Are event balloons to blame for the current helium shortage?
When Party City announced that it would shutter 45 of its 870 stores this year, many blamed the helium shortage—though a spokesperson for the company denied that claim to in a New York Times article in May.
But there’s no denying that the lack of helium is a very real concern: According to the same New York Times article, we’re in the midst of the third global helium shortage in the last 14 years. Event producers are already feeling the effects, according to the team at Los Angeles-based experiential agency Mirrored Media.
“Recently, [a client in Las Vegas] wanted to do these really fun balloons, but we literally couldn’t source enough helium to do the project,” recalls founder and C.E.O. Justin Lefkovitch, whose team called every helium distributor within a 500-mile radius but was not able to secure the necessary materials.
“We have come to communicate with our clients that when it comes to balloons, we will do everything we can—but at the end of the day, helium is extremely unreliable right now and we source alternative options,” he says.
While many experts agree that event balloons are likely not the main source of the helium shortage, it’s certainly an extra consideration when weighing decor options.
“Even if balloons are not the primary cause of helium shortages, using them in nonessential applications is analogous to watering your lawn in a drought,” notes Brett Blumberg, the senior manager of sustainable development for San Diego-based Kilowatt Events. “It may offer an aesthetic you are targeting, but there are so many other eye-catching and less impactful options to help you stand out to your attendees.”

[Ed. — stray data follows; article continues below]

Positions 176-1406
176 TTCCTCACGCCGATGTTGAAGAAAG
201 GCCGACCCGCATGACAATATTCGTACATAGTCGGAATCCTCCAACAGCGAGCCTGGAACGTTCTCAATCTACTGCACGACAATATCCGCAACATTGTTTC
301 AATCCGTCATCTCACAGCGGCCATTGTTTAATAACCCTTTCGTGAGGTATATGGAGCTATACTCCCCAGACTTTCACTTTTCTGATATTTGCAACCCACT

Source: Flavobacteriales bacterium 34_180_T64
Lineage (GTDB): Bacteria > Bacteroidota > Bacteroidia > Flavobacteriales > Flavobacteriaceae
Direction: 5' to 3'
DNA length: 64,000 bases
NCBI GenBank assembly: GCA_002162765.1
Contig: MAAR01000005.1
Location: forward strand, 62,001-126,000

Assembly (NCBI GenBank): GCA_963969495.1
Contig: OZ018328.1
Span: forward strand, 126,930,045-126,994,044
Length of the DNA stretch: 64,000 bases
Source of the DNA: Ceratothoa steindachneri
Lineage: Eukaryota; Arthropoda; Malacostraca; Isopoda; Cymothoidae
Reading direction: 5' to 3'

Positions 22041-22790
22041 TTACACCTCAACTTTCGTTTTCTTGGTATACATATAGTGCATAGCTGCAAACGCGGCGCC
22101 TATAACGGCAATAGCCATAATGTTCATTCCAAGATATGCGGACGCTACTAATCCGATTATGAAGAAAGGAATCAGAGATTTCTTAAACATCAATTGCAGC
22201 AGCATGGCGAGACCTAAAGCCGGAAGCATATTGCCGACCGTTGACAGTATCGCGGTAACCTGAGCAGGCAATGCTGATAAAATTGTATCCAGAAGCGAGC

What are some of those options?
When balloons aren’t feasible, Blumberg suggests trying reusable or rented decor elements such as bubble machines that use organic, biodegradable soap. “If pockets are a bit deeper, events can explore custom projection mapping shows or a collaboration with local artists to create a striking art piece,” he adds.
LeClaire, meanwhile, suggests using recyclable paper to create eye-catching decor. “I am loving all the options we have with tissue paper,” she says, citing “honeycomb” arches, tassels, paper chains, and pom-poms.
“Event professionals are a creative bunch,” Blumberg points out. “Use that creativity to raise your sustainability credentials.”